Fields received the Women in the Arts Recognition Award from the Cimarron Chapter of DAR
Written by Shannon Shaw Duty
Anita Fields, the Osage prodigious artist who primarily works in clay and textiles, received the Women in the Arts Recognition Award from the Cimarron Chapter, National Society Daughters of the American Revolution on Jan. 19 at the OSU Museum of Art.
Received with a standing ovation, the OSU alumna was gifted a pin and certificate for her many accomplishments. Using her worldview of Osage culture, her work has inspired Natives and non-Natives alike for decades.
“Fields’ resume features an extensive list of exhibitions, publications and highly-coveted artist residencies for which she has been invited to participate,” said Vicky Berry, OSU Museum of Art director in an OSU press release. “As an Osage textile and ceramic artist, she portrays her cultural influences through her highly textured and layered works. In addition to her work as an artist, Anita is recognized as an advocate for the Osage community and is an accomplished and highly sought-after teaching artist. Fields’ achievements are well-deserving of such an award.”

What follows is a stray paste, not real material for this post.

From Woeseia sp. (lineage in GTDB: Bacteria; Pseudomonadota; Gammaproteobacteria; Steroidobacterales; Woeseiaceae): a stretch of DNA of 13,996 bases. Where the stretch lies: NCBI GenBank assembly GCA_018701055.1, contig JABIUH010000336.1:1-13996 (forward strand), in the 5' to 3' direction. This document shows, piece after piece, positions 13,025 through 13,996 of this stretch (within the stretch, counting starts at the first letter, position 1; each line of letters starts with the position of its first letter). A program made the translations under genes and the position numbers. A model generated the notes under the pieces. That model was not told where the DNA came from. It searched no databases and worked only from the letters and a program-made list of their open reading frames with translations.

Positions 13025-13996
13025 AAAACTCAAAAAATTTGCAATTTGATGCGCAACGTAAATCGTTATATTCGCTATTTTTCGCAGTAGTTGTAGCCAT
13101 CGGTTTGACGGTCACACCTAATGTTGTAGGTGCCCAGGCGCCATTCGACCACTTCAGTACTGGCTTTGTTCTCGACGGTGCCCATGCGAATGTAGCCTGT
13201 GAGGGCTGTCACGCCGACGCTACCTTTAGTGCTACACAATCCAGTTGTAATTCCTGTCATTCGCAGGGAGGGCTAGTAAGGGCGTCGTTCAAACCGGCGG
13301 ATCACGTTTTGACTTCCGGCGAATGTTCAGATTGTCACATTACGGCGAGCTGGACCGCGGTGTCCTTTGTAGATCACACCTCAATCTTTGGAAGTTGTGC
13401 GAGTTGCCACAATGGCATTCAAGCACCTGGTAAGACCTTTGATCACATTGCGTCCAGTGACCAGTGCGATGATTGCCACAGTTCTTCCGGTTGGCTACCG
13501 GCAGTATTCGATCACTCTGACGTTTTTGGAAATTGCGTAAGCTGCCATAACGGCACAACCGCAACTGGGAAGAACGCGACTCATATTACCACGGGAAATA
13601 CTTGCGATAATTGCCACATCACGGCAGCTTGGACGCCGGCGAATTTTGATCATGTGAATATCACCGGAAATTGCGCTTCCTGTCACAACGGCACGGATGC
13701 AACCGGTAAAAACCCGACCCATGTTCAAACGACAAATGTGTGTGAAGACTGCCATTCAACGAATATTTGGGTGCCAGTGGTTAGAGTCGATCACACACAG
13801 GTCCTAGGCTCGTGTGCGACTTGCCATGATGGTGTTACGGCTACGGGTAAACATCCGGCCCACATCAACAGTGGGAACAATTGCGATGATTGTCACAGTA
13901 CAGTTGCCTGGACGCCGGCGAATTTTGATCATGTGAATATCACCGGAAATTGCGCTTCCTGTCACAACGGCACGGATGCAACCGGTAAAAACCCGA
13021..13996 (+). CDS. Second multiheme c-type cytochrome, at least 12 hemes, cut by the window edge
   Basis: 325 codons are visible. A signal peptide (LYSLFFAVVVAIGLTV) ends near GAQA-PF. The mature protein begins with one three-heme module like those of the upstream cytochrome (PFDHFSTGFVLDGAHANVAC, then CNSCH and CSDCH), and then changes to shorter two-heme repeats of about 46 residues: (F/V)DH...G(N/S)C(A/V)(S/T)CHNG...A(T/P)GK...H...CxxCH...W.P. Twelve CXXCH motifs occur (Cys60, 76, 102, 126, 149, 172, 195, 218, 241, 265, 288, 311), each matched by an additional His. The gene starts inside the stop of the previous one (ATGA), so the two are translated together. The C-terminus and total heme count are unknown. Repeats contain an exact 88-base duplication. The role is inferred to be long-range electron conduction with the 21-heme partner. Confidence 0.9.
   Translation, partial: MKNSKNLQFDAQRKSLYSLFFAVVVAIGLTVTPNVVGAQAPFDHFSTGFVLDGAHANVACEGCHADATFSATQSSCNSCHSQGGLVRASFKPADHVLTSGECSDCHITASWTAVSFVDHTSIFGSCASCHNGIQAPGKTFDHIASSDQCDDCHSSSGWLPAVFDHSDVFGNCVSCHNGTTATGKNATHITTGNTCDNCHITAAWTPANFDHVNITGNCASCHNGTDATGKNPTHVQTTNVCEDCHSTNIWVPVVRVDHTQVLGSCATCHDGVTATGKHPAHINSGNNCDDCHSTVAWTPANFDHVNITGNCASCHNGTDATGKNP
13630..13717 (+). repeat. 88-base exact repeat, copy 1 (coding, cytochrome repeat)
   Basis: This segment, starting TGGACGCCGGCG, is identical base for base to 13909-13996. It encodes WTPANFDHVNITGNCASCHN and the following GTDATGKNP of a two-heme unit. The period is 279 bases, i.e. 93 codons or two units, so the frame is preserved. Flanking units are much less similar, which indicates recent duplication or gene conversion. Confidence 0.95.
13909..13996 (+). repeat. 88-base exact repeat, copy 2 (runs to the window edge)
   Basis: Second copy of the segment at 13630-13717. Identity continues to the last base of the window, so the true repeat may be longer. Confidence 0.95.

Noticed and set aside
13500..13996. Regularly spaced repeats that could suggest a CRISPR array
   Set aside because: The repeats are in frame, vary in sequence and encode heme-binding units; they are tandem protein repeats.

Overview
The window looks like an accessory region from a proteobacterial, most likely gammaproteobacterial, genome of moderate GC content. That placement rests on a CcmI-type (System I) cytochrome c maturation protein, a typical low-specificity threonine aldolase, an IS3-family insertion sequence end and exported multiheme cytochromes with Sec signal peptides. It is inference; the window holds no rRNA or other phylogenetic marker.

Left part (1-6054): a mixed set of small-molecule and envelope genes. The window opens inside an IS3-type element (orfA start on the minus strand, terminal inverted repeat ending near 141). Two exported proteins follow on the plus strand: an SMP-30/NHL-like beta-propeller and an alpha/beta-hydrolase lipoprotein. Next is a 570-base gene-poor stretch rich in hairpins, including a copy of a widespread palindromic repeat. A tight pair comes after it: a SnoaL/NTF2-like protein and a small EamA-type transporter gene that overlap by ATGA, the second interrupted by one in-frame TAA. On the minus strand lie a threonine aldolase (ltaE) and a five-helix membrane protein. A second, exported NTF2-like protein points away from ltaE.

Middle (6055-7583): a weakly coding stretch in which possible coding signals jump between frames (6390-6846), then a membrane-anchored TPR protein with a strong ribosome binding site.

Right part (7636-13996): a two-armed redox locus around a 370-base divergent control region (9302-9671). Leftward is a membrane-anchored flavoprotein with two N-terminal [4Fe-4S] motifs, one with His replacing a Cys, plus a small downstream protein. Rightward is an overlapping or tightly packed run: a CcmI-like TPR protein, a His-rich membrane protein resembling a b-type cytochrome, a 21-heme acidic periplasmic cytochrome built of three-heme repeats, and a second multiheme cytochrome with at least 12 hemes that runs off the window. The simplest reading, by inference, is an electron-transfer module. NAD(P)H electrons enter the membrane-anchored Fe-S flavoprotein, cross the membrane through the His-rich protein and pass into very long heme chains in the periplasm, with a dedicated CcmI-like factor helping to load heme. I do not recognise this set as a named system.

The Women in the Arts Recognition Award recognizes women for outstanding achievements in the non-performance arts including fiber arts, fine arts, sculpture, music composition, literature and drama authorship, jewelry, metalwork, decorative painting and pottery. Recipients of the award demonstrate an outstanding contribution to their artistic field beyond mastery of technique. This may include innovative design work, featured exhibitions, publication, research and technique development. The criteria for this award are strict, and not all nominations are successful, according to the release.
Fields has won numerous awards during her career, including the highest honor in the folk and traditional arts when she was named a 2021 National Endowment for the Arts National Heritage Fellow.
According to Fields’ website, her work has been featured in American Craft, Ms Magazine, American Style, and First American Art. Her work can be found in several collections, such as the Minneapolis Institute of Art, Museum of Art and Design, New York City, Museum of Contemporary Native Arts, Santa Fe, New Mexico, Crystal Bridges Museum of American Art, Bentonville, Arkansas, Heard Museum, Phoenix, Arizona, and the National Museum of American Indian, Smithsonian, Washington, D.C.
The DAR organization was founded in 1890 with the mission of promoting historic preservation, education and patriotism. DAR is a nonprofit, nonpolitical women’s service organization dedicated to preserving the memory and spirit of the men and women who achieved American independence.